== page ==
(from House of Commons debates, Jul 11, 2005)
Later, also him:
Estuary English is used as a dialect disguise for the independently educated elite at the heart of our party or its imitative intonation from those who are on the make or on the way up ... By and large, the dominance of Estuary English, not just in politics but ... in the broadcast media as well – regional broadcasting quite rarely has people who are broadcasting to their listeners in the accent with which their listeners will communicate, and that’s a shame. Regional accents are not museum pieces to be pinned to a board and examined with amusement. They’re a means of communication which should be preserved and enhanced – one of our great cultural assets as a nation, I think.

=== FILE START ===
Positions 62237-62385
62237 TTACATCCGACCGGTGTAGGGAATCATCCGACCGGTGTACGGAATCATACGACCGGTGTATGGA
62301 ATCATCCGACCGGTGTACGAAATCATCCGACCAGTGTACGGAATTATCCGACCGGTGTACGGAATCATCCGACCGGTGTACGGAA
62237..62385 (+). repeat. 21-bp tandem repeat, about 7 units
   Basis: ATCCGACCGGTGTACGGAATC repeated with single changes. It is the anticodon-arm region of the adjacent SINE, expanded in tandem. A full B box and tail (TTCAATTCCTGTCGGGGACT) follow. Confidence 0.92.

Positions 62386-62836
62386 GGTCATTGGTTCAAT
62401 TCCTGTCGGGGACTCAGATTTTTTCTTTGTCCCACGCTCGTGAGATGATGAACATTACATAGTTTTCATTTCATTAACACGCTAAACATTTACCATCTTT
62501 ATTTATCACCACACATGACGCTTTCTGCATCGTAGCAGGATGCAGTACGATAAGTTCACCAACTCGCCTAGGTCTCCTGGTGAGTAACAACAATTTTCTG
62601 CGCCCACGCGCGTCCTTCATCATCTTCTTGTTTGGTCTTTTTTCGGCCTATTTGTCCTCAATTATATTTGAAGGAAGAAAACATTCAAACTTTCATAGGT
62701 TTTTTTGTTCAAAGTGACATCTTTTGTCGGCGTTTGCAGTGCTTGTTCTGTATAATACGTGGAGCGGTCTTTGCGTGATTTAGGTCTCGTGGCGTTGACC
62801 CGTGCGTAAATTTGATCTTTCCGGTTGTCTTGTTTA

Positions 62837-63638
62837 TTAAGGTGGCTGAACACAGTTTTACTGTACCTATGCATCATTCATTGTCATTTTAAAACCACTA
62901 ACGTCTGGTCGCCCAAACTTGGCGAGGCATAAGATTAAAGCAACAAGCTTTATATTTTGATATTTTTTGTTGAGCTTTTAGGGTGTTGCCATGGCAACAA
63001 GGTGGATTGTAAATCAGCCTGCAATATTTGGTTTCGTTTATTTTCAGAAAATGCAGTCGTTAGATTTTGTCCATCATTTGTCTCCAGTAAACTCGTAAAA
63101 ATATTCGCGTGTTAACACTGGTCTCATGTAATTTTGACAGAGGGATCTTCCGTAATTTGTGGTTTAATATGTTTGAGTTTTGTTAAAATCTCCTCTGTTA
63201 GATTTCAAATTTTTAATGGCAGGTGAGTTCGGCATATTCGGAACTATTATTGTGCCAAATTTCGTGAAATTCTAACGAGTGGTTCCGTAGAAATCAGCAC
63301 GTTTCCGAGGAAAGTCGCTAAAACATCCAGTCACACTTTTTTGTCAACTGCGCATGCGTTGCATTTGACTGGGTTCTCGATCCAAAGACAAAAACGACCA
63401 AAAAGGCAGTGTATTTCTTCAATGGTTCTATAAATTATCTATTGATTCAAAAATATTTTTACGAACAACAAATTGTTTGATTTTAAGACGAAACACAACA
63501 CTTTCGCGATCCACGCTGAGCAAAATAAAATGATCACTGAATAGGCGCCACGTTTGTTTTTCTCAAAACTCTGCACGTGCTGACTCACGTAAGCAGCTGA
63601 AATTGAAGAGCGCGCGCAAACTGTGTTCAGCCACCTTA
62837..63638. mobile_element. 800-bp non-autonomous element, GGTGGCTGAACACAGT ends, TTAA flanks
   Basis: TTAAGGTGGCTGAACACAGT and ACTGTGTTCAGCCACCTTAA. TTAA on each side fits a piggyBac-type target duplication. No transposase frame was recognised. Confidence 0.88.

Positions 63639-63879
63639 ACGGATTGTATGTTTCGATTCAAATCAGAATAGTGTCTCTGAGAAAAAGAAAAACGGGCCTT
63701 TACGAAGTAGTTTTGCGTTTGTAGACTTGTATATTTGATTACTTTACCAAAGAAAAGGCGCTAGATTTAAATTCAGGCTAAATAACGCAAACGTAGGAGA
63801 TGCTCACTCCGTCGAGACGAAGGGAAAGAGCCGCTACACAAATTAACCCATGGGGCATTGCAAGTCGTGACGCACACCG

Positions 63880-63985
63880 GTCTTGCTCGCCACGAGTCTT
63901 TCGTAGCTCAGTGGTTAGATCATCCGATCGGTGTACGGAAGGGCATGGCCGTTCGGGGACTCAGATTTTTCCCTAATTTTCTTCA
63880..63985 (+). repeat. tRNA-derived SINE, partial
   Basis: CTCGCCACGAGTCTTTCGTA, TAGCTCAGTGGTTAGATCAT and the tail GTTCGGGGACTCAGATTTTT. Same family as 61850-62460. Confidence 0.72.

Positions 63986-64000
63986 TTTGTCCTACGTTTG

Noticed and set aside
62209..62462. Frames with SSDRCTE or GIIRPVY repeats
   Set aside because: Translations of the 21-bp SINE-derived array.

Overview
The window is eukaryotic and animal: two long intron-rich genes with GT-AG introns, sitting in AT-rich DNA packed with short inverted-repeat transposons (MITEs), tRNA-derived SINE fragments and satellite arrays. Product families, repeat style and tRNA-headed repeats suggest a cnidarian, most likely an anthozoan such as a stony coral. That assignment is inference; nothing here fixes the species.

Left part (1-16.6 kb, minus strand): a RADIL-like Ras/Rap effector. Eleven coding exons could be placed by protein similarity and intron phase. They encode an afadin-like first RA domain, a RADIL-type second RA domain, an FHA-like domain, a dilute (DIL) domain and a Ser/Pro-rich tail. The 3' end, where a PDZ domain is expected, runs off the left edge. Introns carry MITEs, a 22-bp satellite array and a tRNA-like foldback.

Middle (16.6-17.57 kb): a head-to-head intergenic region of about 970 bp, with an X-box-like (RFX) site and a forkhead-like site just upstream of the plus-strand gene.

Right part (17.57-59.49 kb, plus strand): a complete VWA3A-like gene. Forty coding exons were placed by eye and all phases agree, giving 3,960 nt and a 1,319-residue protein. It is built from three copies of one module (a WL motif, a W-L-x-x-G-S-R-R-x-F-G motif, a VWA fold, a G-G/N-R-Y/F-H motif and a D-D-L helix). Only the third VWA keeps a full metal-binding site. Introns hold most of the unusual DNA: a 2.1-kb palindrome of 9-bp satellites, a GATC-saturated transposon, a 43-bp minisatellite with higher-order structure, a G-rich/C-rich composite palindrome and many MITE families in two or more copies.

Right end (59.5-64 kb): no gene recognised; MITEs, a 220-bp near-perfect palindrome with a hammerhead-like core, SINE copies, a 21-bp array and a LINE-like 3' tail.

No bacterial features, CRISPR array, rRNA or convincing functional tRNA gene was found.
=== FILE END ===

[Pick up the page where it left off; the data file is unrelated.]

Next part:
This is a part of the liberal discourse that I am strongly opposed to. And yes, I believe that "regional accents are museum pieces to be pinned to a board and examined with amusement". They are certainly cute and shouldn’t carry a stigma; but I consider levelling out of a language to allow for easier communication to be a much worthier goal than preserving regional differences.